Starting a business
with student loan debt presents some unique challenges. You may have difficulty securing funding for your business, or you may struggle to make payments on your educational debt while trying to sink money into your startup.
The good news is, it's not impossible to become an entrepreneur while you're launching your company. You don't even have to pay off your student loans before starting a business.
You can explore ways to reduce your student loan debt and can pursue multiple funding options. These include the possibility of actually using student loans to start a business. Here's what you need to know:
Repayment Options When Starting a Business With Student Loan Debt
Starting a business with student loan debt presents a few challenges. You'll need a plan to continue making loan payments in case your company doesn't make money immediately. You'll also need to decide how much of your own money you'd like to spend on your company.
Some of your options include the following.
If you have federal student loans, choosing an income-driven repayment plan
could be one of your best options when starting a business. With an income-driven plan, payments are capped at a percentage of your income. That means, if your company isn't making much yet, your payments could be very low or even non-existent.
Depending on the specific income-driven plan you select, your payments could be as low as $0 per month. And after you've made enough on-time payments, eventually the remaining balance of your loan will be forgiven. Of course, if your business does well and your income goes up, your payments will rise. By then, however, you should be able to easily afford to foot the bill.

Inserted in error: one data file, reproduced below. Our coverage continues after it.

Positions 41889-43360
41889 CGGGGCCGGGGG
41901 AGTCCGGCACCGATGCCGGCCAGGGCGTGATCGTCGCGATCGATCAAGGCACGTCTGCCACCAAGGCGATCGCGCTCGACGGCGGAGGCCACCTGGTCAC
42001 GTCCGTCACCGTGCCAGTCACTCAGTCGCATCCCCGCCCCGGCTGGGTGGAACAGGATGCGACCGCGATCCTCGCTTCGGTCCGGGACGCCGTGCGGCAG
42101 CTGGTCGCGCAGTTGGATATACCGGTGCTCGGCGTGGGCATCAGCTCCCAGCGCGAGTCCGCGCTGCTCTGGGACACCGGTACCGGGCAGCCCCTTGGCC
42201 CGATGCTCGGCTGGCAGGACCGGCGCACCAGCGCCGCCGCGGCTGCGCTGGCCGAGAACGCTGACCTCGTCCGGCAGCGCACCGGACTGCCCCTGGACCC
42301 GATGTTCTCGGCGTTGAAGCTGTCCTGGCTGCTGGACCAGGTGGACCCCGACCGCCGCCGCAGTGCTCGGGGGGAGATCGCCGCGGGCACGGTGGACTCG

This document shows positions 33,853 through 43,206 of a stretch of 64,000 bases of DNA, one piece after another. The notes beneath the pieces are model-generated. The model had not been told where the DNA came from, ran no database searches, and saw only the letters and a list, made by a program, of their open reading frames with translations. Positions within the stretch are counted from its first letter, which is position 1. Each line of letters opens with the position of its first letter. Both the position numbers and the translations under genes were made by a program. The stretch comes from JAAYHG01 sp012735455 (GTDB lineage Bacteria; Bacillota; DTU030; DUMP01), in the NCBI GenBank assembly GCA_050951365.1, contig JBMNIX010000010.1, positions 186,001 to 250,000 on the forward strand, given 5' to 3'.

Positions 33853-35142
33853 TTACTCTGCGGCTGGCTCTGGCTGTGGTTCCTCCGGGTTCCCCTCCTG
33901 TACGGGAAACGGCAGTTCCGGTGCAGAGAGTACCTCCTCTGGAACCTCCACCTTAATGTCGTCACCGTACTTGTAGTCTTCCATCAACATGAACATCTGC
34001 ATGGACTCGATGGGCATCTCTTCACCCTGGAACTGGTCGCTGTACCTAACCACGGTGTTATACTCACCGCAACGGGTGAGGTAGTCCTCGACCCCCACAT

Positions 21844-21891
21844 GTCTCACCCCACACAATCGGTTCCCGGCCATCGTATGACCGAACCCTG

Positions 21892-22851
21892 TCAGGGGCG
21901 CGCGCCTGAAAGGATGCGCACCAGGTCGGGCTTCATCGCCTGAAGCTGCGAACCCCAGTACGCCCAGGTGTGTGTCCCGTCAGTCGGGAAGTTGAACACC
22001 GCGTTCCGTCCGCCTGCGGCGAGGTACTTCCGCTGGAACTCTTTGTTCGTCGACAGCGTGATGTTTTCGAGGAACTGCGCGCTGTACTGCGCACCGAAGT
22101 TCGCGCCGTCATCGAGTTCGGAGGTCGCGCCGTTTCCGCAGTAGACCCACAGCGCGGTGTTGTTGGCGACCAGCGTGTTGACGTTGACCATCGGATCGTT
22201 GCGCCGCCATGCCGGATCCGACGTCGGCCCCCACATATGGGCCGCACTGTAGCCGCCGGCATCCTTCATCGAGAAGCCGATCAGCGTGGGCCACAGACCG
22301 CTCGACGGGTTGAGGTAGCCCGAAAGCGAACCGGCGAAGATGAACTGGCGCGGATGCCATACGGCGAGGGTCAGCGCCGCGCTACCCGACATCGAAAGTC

Student loan refinancing
Income-driven repayment plans are an option only for federal student loans. If you have private loans, you can't change your repayment term without refinancing. However, when refinancing with a private student lender such as ELFI, you may be able to reduce your interest rate and lengthen your repayment term to lower your monthly payments.
You do need to qualify for a student loan refinancing based on your income and credit score. A cosigner could help if your income isn't very high when your company is first getting off the ground. Also, be aware that if you opt for a longer repayment term, you may pay more in interest over time.
Student loan forgiveness for entrepreneurs
The federal government doesn't offer student loan forgiveness specifically for entrepreneurs. You may, however, qualify for other programs that could help with your student loan debt.
If you work for a qualifying not-for-profit organization, for example, you could potentially earn Public Service Loan Forgiveness
. If you decide to operate your business as a non-profit and you meet the requirements, PSLF could lead to the remaining balance of your federal student loans being forgiven after you make the requisite number of on-time monthly payments.
Student loan forbearance
Federal and private student loan lenders will sometimes allow you to temporarily pause payments on your loans. However, interest will keep accruing while your payments are paused, so you'll end up with a larger balance to repay.